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Mathematics Instructional Learning Community
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"An expert is someone who knows some of the worst mistakes that can be made in his subject, and how to avoid them." (Werner Heisenberg)
Voltage for Precalculus
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bperry
Posted 8/25/2006 10:26 PM (#930)
Subject: Voltage for Precalculus


Math

Posts: 281
100100252525
Location: Henry Clay
http://education.ti.com/educationportal/activityexchange/Activity.do?cid=US&aId=6489

Precalculus teachers at Henry Clay are going to do the Battery Voltage activity above.
nfeese
Posted 9/19/2006 8:32 PM (#1028 - in reply to #930)
Subject: RE: Voltage for Precalculus
Math

500100252525
Location: IAKSS
Bryson and HCHS precalc teachers,

How did the activity go?? Any tips for other teachers who might want to use??

I am guessing that students worked in groups. How many students to one group??

Thanks!!
scombs
Posted 9/22/2006 3:09 PM (#1050 - in reply to #930)
Subject: RE: Voltage for Precalculus
Math

Posts: 104
100
Location: Henry Clay
While we did some pretty awesome activities during our training this summer, this was not on my list of favorites. Honestly, I thought that it took a lot of time and effort to come up with some pretty unimpressive data. The fact that every time you add a 1.5 volt battery that the voltage increased by about 1.5 just doesn't seem to inspiring. I also thought that the benefits of this experiment were not nearly worth the cost of the equipment; unless there is a lot more we plan to do with a voltage probe later on. I have a small battery powered voltage meter that I picked up at an automotive store that does pretty much the same thing for only a fraction of the cost. Of course I have to enter the numbers into the calculator manually but that is not a big deal. I would like to hear if folks thought this experiment was worth the effort. Unless someone convinces me differently I don't plan to use this particular activity.
nfeese
Posted 9/25/2006 3:51 PM (#1059 - in reply to #930)
Subject: RE: Voltage for Precalculus
Math

500100252525
Location: IAKSS
What can I say... I agree with the assessment of the activity in terms of the time and expense of the equipment.
However--
If the equipment is already there (even one demonstration set), then it is a nice thing for kids to view to make a connection to a real-life linear function.

It makes a lot of sense to ask students to predict what happens to total voltage when you add another battery. They can make tables and graphs even without the batteries in the room. And then when they actually measure the voltage and see that it really happens, it makes a strong visual impact and connection.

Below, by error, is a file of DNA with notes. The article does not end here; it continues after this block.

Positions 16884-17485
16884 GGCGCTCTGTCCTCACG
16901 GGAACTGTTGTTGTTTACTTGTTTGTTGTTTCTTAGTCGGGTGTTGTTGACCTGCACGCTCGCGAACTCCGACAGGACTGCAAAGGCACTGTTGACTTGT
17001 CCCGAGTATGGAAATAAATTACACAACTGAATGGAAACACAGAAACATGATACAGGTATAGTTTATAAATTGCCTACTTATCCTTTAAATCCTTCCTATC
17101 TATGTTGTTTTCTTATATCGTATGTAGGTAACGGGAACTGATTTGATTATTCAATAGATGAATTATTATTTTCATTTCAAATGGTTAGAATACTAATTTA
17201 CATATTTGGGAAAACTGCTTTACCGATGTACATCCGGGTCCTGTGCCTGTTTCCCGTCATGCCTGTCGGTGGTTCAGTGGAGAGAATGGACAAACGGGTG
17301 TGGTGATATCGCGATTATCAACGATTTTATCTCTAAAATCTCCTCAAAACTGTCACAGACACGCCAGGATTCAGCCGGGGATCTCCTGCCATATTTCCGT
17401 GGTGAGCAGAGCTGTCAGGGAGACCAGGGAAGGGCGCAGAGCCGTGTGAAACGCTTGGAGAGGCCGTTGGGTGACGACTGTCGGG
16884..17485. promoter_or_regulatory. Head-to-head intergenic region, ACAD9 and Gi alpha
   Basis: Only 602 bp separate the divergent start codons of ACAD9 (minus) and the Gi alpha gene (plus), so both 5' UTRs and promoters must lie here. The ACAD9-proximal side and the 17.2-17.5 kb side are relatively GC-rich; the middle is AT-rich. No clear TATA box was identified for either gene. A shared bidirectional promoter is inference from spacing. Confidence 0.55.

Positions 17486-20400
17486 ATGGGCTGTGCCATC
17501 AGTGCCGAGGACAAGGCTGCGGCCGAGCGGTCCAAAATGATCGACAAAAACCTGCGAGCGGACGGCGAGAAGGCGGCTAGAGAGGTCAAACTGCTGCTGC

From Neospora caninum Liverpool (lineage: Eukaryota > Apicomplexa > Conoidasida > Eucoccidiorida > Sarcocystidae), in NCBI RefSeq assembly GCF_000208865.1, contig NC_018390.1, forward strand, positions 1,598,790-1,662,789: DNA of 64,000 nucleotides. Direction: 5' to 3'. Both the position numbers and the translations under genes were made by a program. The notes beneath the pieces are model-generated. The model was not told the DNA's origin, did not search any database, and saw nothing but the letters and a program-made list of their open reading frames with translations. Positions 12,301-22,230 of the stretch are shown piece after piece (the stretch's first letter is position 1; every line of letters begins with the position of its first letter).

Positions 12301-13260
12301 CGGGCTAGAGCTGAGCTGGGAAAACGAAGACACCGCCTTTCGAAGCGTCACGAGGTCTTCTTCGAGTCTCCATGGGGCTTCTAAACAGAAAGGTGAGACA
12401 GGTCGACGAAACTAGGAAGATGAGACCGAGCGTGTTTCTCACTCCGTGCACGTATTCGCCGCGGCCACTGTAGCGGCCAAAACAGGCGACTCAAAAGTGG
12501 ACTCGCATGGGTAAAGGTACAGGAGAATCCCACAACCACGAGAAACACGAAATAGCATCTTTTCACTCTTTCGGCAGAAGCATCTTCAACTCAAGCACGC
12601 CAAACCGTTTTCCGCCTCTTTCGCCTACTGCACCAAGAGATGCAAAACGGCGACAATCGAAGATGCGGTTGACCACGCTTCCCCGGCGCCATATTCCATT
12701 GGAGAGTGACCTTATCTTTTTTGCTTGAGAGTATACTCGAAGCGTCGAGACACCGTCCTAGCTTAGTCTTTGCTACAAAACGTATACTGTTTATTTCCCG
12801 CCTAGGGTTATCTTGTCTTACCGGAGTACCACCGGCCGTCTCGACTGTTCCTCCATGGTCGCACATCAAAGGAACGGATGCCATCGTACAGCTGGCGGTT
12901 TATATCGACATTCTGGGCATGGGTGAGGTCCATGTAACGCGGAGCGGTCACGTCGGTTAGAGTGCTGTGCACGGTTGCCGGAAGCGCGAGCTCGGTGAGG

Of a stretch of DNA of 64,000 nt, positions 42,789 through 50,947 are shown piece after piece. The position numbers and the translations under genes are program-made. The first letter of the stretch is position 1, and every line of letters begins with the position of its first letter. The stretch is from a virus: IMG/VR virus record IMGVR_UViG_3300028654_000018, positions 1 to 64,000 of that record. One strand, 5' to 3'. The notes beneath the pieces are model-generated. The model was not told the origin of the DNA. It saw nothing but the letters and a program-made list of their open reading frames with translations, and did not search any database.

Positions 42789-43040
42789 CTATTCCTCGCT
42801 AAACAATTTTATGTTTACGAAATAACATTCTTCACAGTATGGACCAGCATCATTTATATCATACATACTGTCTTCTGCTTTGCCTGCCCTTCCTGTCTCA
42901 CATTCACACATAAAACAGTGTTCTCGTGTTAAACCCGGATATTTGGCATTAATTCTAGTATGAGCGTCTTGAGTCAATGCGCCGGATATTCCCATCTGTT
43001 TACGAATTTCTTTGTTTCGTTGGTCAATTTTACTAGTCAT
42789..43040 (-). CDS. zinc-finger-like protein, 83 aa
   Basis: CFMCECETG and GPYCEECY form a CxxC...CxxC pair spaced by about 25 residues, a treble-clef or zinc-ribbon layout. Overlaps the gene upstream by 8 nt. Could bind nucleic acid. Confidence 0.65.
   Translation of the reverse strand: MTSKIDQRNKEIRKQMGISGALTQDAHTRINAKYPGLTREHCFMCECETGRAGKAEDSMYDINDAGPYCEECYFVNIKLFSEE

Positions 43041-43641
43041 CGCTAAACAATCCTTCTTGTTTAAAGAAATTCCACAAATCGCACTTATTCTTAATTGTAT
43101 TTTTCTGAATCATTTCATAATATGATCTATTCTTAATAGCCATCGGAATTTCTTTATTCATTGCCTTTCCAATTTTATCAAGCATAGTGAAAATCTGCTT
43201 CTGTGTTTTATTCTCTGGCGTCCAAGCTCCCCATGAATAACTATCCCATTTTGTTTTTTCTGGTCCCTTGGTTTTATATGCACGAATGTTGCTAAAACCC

It emphasizes the existence and value of studying linear functions...
scombs
Posted 9/25/2006 4:07 PM (#1060 - in reply to #930)
Subject: RE: Voltage for Precalculus
Math

Posts: 104
100
Location: Henry Clay
I don't really disagree with anything Natalie says here (or anywhere for that matter ). I just think that some of the other linear activities which we did were superior to this one and required less in terms of time, equipment, setup etc... This is an activity which might take place in a physics class where the students might also explore the difference between this and a parallel type configuration on both voltage and current. Our particular take on this "electicity" connection stays pretty basic. I found myself wanting to either do more with the activity or not do it at all.
dhays
Posted 9/26/2006 8:03 PM (#1069 - in reply to #930)
Subject: RE: Voltage for Precalculus
Math

Posts: 119
100
Location: Henry Clay
While we are on the topic of activities that were done at MILC this summer....I did the the bounce and pass activity. The shear fact of going outside on a beautiful day was joy enough for me! I think the kids liked that aspect of it too. The data in one class turned out to be almost perfectly linear. I had some klutzy kids in another hour that couldn't bounce the ball without getting their feet in the way. Actually, it turned into a pretty good line of questioning. "When Josh bounced the ball off his feet and had to scramble to go and get it, how might this have affected the slope of our line?" Anyhow, I enjoyed the activity and would recommend using it.

Edited by dhays 9/26/2006 8:04 PM
kxjohnson
Posted 9/29/2006 1:20 PM (#1081 - in reply to #930)
Subject: RE: Voltage for Precalculus
Math

Posts: 44
25
Location: Henry Clay
I did the Ball Bounce in Advanced Algebra II as well. It went really well, and the kids really enjoyed it! We even had a vice-principal stand and do both entire rounds of data collection!

The data was nice and it was a good place for the kids to practice the Linear Regression. I made up a little sheet with the instructions for doing Linear Regressions. I will try out my posting skills and put it up. It does use the TI-EMU font keys and if you don't have that on your computer, it might look wierd.

ldewees
Posted 9/29/2006 1:37 PM (#1083 - in reply to #930)
Subject: RE: Voltage for Precalculus
Math

Posts: 55
2525
Location: Henry Clay
Don't forget there is always Bunjie Jumping Barbie who comes out linear! (Some of you might not know what that is. We put rubber bands on Barbie and figure out with a linear equation how many bands it will take to send Barbie off the stairs without injuring her.) It's fine if no one else uses Barbie because then the kids in Stats haven't seen it before. But a 9th grade Alg 1 kid probably is not headed towards Stats so maybe you can use it....
I did the Ball Bounce in Stats - I liked it better than the wave because they can't try to speed it up as much.
We also did the bouncing ball and looked at how it rebounded for some linear data.
The fun stuff happens when you go non-linear.....
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